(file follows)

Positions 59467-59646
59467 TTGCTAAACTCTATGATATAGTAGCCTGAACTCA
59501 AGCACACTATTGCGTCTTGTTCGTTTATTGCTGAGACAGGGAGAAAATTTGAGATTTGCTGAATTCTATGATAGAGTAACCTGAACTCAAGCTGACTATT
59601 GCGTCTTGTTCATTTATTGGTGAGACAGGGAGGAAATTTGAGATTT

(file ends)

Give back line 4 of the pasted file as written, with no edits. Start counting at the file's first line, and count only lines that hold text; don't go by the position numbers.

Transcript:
59601 GCGTCTTGTTCATTTATTGGTGAGACAGGGAGGAAATTTGAGATTT